Schoolhouse Number 3
8 East Main Street
Listed on the National Register of Historic Places
Schoolhouse Number 3. Photo by Nora Oakes Howard (click image to enlarge).
Built in 1823, this one room schoolhouse was originally located in West Avon and used until 1949. When it was threatened with demolition in 1981 to make room for the new town library, the Society and others funded its dismantling, relocation, and restoration to its current location, the site of the former town hall. This building is currently closed to the public pending the next phase of its restoration. We are actively liaising with the Town of Avon and other potential benefactors to undertake major building works in 2018-19 including the replacement of windows, repairs to address wood rot and to paint it in anticipation of a re-opening in 2023 for its 200th birthday.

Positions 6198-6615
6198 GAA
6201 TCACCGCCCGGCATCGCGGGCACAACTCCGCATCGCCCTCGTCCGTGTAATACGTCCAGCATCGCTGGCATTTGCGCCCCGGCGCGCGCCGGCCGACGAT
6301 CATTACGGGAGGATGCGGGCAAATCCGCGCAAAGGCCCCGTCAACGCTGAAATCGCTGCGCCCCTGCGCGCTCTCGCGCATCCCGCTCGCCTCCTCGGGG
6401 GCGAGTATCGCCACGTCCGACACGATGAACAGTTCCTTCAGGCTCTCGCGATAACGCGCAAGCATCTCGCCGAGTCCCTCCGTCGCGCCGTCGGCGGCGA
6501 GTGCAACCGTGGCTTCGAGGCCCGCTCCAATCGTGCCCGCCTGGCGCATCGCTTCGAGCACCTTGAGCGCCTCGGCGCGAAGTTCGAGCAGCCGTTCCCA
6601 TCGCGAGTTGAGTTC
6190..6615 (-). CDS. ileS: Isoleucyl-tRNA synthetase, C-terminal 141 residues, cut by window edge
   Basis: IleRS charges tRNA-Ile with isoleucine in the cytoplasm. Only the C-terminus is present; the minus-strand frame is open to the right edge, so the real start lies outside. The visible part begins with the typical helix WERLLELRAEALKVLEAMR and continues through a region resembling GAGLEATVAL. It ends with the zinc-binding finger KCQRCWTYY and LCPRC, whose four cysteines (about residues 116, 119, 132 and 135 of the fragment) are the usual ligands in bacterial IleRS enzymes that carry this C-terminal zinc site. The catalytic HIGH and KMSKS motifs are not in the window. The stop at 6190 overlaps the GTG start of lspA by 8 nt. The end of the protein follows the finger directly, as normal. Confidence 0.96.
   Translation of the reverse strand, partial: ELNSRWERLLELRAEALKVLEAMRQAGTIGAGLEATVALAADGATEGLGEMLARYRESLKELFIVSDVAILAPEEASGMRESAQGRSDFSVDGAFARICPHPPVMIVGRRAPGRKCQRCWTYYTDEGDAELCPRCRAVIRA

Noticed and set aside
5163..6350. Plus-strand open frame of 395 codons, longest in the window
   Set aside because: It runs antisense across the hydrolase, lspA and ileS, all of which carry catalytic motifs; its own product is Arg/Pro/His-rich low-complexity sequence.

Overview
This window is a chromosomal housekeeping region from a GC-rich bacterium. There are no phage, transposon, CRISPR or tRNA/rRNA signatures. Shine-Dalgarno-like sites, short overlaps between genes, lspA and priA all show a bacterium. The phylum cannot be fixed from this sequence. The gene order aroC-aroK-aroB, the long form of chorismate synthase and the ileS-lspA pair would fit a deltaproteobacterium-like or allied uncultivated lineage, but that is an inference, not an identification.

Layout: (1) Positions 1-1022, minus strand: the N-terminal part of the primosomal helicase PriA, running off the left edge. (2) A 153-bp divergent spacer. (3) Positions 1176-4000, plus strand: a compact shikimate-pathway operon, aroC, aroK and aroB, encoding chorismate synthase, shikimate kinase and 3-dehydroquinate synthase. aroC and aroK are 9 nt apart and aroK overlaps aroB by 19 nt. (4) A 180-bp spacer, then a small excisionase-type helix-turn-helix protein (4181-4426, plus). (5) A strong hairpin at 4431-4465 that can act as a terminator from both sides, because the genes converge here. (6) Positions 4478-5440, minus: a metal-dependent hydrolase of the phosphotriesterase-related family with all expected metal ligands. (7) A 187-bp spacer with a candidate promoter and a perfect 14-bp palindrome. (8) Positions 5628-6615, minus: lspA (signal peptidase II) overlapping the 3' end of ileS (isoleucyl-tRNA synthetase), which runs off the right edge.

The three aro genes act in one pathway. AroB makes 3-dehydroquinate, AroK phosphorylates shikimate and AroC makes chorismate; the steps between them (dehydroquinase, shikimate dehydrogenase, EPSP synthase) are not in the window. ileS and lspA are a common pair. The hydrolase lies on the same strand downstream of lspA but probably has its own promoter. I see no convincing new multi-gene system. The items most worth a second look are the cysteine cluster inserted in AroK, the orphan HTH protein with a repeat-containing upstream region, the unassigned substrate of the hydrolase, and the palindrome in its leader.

At that time we plan to display Native American artifacts, textiles, signs, farm implements and many more items from the early days of Avon’s agrarian settlement. The site also houses drawings from the 1840’s showing the architectural renderings of the Farmington Canal as well as a topographical diorama of the canal through Avon showing the exact specifications of how it was built in town. The Farmington Canal operated from 1835-1847 and crossed the Albany Turnpike at this very site. In 2012 two plaques showing the crossing location are next to the schoolhouse and across E. Main Street (Route 44) at the entrance of the current daCapo’s restaurant.
In the interim the building currently serves as the headquarters and archival storage for the Society. Please call the Avon Historical Society at the number below if you are interested in donating resources to help us expedite the restoration of this significant old building in the heart of our town. We have a vision but we need your help: it will be wonderful to open our doors again at this central location.